The trouble with affairs, is that the more people that are in the know, the more it begins to define you. This ugly event in your life isn't something that is easily kept quiet: humans need affirmation and discussion and empathy at times, but if it becomes a public matter, you are the Woman that Stayed and he is the Man that Cheated.
We have messages in this world that are harmful to reconciliation when affairs are involved:
"Once a cheater, always a cheater."
"People don't change."
"She must have no self esteem."
"I'd cut it off..."
I submit that sexual dishonesty is more common than we want to admit. This does not make it right, but when we face a 50% divorce rate, that tells me we are slowly giving up on each other. When I asked myself if I still wanted to be married to him or if I still loved him, the answer was always a resounding "YES." I held on to this when things were really difficult.
For the first 18 months or so, cheating was seemingly everywhere to me. Every movie, TV show, magazine or book had the elements of an affair. It was difficult not to think about it every waking moment. My inner dialogue was on overdrive. "Why do people do this to each other?" "Why do we blame the spouse that did not cheat?" "Why is cheating sensationalized?" "Why do we not have respect for those that try to make things work?"
Outside of a few very close friends, I did not disclose our marital problems to others. I did not want to have the chorus of shame for staying, or the sympathetic looks that came with the standard "You are brave." responses. My closest friends were able to understand why our marriage was not over, and that my husband really needed me to stay as much as I needed for this never to happen again. I needed to talk to my closest friends about the fact that somehow my response to my husband sexually was foreign to me. I needed reality checks from people that loved us both but were not directly effected by my reactions. 85% of the Affair Chat was with my husband, but I needed the 15% Am I Crazy Chat with my friends. The fact that it was not public knowledge made it incredibly difficult to spend an extended period of time in a room with people that did not know we were struggling, and that loved him. All of this unfolded right before the holidays, and family get-togethers with his family were difficult. All "his people" love him and fancy him Superman, and I wanted to stand up at dinner and let them all know he was not perfect. I knew this was a selfish want and obviously I did not ever act on my impulses, but I really longed to be closer to "my people" during this time. I wanted to be around people that loved me and that would remind me that I am pretty amazing as well.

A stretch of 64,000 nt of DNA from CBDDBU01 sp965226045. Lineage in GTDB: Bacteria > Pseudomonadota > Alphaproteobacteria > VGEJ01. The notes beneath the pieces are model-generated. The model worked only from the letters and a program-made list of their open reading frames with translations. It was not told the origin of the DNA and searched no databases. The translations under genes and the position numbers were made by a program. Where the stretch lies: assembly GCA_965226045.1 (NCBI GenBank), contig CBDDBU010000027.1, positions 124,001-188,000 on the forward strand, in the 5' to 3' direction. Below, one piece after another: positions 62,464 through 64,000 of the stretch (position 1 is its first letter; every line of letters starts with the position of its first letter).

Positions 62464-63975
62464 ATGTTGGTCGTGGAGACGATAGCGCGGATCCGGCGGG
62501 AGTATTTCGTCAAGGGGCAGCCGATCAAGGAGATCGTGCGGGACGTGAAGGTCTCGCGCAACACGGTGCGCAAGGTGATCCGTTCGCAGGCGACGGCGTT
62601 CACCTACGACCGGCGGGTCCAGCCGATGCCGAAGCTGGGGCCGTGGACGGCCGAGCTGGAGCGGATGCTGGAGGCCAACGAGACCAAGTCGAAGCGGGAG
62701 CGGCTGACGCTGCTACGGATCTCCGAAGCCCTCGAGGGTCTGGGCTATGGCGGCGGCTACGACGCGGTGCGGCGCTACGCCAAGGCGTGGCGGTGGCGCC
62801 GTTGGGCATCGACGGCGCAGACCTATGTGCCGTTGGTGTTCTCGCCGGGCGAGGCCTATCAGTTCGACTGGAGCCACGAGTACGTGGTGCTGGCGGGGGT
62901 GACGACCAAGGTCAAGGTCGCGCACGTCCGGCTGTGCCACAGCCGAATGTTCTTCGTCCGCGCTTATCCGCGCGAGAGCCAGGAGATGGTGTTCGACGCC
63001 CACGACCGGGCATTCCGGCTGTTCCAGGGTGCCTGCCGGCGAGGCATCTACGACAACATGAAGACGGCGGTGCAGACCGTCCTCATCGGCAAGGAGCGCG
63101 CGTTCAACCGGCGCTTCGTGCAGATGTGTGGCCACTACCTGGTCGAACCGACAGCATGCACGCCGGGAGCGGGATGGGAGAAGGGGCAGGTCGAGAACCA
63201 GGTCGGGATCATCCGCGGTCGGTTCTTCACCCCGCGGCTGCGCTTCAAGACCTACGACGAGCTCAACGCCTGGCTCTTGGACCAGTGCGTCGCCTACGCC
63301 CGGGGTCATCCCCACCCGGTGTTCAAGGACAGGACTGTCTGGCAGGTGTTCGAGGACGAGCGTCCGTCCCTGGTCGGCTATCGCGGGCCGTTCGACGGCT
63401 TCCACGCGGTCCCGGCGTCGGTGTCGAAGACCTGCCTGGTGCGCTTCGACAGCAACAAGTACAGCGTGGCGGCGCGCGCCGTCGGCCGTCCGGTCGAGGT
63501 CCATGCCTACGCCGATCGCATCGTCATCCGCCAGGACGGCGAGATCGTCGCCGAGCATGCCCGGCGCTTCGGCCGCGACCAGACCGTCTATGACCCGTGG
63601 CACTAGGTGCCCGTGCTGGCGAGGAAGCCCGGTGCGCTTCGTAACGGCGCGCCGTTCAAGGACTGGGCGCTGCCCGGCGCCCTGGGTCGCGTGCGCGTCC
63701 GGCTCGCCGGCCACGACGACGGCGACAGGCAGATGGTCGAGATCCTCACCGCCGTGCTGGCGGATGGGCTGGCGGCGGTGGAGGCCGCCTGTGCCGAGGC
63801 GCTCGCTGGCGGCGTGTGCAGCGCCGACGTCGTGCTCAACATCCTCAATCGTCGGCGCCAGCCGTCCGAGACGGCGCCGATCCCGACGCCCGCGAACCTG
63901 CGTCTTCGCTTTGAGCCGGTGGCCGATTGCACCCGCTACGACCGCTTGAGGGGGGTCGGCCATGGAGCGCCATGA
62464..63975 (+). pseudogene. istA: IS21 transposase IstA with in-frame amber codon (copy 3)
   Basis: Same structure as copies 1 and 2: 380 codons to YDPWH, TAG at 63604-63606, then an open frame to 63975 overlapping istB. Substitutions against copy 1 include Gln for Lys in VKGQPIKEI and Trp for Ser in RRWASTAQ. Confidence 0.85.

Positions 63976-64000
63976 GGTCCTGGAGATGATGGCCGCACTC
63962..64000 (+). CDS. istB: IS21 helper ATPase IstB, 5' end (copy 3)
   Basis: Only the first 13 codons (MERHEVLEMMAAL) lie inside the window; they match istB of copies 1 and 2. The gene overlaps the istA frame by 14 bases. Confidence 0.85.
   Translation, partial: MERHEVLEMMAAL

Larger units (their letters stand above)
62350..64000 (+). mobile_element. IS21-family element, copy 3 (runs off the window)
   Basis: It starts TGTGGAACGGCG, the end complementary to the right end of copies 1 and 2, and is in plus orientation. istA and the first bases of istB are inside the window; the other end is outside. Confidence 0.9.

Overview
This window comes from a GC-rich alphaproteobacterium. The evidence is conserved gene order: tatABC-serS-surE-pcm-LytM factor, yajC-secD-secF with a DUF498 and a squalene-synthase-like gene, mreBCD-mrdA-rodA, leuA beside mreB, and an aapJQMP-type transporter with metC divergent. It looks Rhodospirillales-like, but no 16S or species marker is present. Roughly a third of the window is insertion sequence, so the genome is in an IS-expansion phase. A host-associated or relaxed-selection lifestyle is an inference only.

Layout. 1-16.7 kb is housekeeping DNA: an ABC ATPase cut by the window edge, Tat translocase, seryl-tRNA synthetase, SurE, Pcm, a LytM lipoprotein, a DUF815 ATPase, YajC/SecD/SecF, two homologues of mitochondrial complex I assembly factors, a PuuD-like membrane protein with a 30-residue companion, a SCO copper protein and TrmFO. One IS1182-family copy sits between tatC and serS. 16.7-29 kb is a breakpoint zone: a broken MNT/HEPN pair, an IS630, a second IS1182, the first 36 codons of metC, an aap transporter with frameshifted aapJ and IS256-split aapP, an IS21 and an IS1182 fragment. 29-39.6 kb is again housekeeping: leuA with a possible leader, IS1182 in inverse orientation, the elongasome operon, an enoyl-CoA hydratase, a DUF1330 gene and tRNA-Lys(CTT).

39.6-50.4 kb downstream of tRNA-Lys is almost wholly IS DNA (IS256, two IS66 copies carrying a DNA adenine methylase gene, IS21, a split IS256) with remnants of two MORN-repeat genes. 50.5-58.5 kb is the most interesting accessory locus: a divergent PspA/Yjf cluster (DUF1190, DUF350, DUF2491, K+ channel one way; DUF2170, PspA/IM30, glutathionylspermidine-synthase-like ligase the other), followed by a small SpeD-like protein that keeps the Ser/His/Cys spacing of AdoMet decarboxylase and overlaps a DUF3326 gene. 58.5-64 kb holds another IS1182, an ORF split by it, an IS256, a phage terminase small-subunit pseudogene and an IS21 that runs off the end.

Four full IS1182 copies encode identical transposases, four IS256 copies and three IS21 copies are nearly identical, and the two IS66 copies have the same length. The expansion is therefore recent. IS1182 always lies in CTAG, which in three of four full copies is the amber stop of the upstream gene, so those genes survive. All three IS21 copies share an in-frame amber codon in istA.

As I have mentioned, we have not gone to counseling. There were a few times I considered individual counseling for myself during the time of the Inner Monologue, but ultimately we were fortunate enough to create plenty of space and time in our marriage to speak honestly to one another and rebuild. A gigantic reason we have made so much progress is that the changes he decided on have stuck. I do not have to monitor him or remind him of past indiscretions: his entire attitude towards me has shifted to one of love, admiration and respect. My husband is truly no longer the person that hurt me.
I don't remember the title, but sometime in the first few months I watched a film where an adult daughter had discovered that her father had an affair and her mother did not leave. When she confronted her mother about the information, her mother said something to the tune of "I didn't want to let that one action define your father." That truly resonated with me. My husband was more that a cheater. He did not deserve to be defined by mistakes he had made anymore than I want to be defined by the fact that I stayed. I would rather we were seen as strong and capable parents, a loving couple, and the numerous qualities that make us unique individuals.
If I would have chosen to leave, I would have missed "us" at our best and only known heartache. I am certain that we are only on the beginning slopes of marriage, but we will face it all together and there really is no one I would rather be facing it with.